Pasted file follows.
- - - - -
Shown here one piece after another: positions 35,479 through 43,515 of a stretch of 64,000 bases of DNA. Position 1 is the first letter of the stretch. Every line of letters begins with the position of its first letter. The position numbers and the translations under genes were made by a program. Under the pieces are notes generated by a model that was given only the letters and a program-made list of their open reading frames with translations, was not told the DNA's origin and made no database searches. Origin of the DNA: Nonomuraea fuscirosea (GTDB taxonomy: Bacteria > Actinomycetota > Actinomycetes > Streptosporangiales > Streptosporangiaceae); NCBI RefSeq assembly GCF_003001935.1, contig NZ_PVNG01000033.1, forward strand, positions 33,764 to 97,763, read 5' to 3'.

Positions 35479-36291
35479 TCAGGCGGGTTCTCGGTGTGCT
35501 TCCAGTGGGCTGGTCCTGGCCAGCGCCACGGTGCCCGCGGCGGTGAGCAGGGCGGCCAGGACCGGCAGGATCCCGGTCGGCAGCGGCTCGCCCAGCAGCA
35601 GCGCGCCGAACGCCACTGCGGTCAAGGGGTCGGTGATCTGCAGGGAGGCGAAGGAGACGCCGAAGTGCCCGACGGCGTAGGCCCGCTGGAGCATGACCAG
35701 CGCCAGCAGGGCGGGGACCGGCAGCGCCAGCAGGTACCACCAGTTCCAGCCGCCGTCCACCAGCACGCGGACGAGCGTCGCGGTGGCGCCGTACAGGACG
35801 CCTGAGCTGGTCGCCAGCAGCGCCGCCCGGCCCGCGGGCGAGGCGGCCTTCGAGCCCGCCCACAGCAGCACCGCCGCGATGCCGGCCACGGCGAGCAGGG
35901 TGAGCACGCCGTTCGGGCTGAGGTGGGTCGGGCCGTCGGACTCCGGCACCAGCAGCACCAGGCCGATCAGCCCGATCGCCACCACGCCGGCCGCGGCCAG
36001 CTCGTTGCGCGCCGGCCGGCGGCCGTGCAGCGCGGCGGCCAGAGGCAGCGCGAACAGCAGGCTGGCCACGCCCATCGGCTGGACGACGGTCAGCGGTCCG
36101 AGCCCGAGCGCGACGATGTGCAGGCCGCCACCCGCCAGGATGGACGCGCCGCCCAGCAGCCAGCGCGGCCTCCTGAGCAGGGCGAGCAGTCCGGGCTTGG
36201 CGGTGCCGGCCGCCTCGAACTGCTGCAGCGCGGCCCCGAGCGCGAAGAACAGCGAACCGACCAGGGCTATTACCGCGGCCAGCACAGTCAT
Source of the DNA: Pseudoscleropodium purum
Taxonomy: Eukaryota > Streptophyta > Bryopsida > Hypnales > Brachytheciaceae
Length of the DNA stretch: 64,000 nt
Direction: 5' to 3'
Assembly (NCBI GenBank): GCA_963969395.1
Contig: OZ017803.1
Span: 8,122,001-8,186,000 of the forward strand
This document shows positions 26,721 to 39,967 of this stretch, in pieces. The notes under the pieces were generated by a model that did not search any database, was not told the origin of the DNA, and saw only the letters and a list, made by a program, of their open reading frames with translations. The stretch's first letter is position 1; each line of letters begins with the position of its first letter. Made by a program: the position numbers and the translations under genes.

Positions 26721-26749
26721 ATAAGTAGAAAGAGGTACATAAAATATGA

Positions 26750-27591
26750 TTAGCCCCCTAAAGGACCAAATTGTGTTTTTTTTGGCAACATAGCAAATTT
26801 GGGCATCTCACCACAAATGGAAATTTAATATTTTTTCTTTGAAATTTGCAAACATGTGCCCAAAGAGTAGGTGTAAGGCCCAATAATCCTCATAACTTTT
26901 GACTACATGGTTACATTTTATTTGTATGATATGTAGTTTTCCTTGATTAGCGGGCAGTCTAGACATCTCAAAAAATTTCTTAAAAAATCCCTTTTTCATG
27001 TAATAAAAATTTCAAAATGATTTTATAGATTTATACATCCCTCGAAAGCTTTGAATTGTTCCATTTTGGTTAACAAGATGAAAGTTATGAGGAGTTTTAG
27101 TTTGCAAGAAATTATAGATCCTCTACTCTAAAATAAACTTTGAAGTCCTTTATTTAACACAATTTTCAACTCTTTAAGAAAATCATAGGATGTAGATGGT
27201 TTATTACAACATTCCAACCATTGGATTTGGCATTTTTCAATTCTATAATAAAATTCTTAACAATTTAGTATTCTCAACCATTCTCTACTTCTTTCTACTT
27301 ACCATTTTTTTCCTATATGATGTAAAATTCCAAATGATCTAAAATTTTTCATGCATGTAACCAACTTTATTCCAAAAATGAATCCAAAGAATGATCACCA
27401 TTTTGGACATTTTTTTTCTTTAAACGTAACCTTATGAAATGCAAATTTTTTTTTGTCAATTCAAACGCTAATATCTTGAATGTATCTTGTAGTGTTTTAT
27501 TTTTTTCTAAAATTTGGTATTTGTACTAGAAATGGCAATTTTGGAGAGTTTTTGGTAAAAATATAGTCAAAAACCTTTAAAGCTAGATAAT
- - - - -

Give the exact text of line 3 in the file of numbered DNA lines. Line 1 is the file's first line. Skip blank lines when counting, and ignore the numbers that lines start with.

35479 TCAGGCGGGTTCTCGGTGTGCT